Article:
Cargill’s Schuyler plant celebrates 50 years
Leroy Gall started with Spencer Foods Company in April 1968 and wasted no time getting to work. He was one of the many people who helped with the construction of the business’ beef processing facility just west of Schuyler.
“It was fun building it,” said Gall, who spent five decades in the plant that was taken over by Cargill Protein in 1987 on the kill floor and in the light maintenance and wastewater departments. “I helped with maintenance and things like that … we got it done.”
Fast forward about 50 years later, on Sept. 19, dozens of area residents, former and current plant employees, Cargill leaders and other state leaders packed the grounds of the local facility to celebrate its five decades of operation.
With more than 2,200 team members currently working at the Schuyler plant, according to company officials, it is easily the largest employer in Colfax County. Throughout the years, it has processed and packaged all kinds of beef products around the world. The beef products that have come out of the facility have gone on to become just about everything, including roasts, ground beef products, steaks and even leather goods.
“Anytime you can have a stable employer for your community, it’s a positive. And they’ve been stable over the last 50 years,” said Schuyler native and former state Sen. Chris Langemeier, who watched as people continued to come in and chat. “This plant has given Schuyler some opportunities and some challenges and we worked through everything. It has been good. We’re a pretty good size little town and we look forward to having people realize we’re out here.”
Numerous other state leaders were in attendance showing support, including Ginger Wilson from U.S. Sen. Deb Fischer’s office; Gov. Pete Ricketts; Steve Wellman, director of the Nebraska Department of Agriculture; and state Sens. Lydia Brash and Bruce Bostelman. The latter praised the company for its efforts, noting the plant has had a tremendously positive impact on the area by staying committed to it over the years. The company’s commitment, he noted, has resulted in other businesses succeeding locally as well.
Gov. Pete Ricketts touched on that point while addressing the audience.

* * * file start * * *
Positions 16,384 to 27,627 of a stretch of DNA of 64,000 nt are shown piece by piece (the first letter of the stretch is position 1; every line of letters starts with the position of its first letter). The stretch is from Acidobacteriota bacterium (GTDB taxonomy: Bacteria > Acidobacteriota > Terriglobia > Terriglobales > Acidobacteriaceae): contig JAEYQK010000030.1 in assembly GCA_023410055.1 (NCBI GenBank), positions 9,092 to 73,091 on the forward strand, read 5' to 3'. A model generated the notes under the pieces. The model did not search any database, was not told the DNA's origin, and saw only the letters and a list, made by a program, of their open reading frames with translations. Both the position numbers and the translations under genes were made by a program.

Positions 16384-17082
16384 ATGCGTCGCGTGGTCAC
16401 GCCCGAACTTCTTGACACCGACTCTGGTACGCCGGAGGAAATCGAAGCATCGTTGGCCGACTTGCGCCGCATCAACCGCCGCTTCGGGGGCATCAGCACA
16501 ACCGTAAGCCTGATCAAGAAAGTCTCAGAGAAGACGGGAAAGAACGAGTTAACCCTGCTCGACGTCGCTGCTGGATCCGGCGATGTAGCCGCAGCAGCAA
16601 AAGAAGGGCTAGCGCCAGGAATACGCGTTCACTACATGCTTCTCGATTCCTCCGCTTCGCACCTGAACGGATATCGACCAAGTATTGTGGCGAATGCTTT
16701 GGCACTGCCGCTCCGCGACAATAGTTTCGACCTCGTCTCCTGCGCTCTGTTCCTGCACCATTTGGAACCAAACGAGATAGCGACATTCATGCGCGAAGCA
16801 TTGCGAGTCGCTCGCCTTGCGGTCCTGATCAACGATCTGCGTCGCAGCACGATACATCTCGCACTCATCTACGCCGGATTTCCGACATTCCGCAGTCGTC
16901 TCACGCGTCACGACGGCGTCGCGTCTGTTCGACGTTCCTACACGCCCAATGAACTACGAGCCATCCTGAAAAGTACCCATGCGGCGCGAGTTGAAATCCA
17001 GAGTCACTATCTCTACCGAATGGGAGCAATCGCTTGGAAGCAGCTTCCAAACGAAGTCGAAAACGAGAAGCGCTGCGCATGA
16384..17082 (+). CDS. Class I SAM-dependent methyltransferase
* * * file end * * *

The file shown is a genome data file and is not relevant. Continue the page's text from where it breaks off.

“Cargill is an organization that looks beyond its own success, toward the overall success of the communities where they are creating great opportunities,” Ricketts said. “They care about the people – our people – and invest in helping our communities grow. Nebraska and the great community and people of Schuyler are lucky to have Cargill.”
And though the company and its plant were the reason for the gathering, it was the people of Schuyler who were celebrated. Former and current employees, including numerous former plant managers, dozens of familiar faces from within the community, have considered the facility a second home in a lot of ways.
“This was something that was needed to be shared with the entire community because the community is the biggest part of it,” said Sammy Renteria, currently general manager of the Schuyler facility, who was happy to see a large number of people in attendance. “The great thing is you can the camaraderie between everybody …”
Renteria, who has been with the company for over 15 years, at the Schuyler site for three-and-a-half years and in his current role for eight months, stressed the people are what make the facility special.
“They’re extremely hard-working; they’re the best people in the world to get to know,” he said. “They’re engrained in what we do here, not only from their own safety but a from a food safety standpoint and that’s something you cherish as an individual who has the privilege of running this facility: The friendships and the people you meet are the best part of it.”
Brian Sikes, presidents of Cargill Protein, made the trip up from Kansas and didn’t hold back when expressing his gratitude to the local community.
“Fifty years is a big milestone and this is one of our biggest and largest and most successful plants,” he told The Telegram.
He highlighted it more specifically during his address to the crowd.
“Nebraska is not only a key state in agriculture but a key state for Cargill and our protein business. The Schuyler community has undoubtedly helped enable our success for five decades,” he said. “It’s home for our people and it’s home for their friends and family.”
Dan Jakub, who worked at the plant for 47 years before retiring three years ago this December, said the facility means a great deal to Schuyler.
“It keeps the town going,” he said. “It’s just great. It’s neat to come back here and see everybody again.”
Staying true to the theme of celebrating local people, Cargill recognized Gall for his decades of service by presenting him a gift bag and giving a rundown of his background. Although not one to want the spotlight, Gall made it clear he’ll undoubtedly always feel connected to the beef packing plant when discussing it after the presentation.
“It’s very important; it’s the heart of the community,” he said, with a smile. “It just happened. The fifty years have been good. When you put it all together, it was a lot of fun.”
Matt Lindberg is the managing editor of the Schuyler Sun. Reach him via email at firstname.lastname@example.org.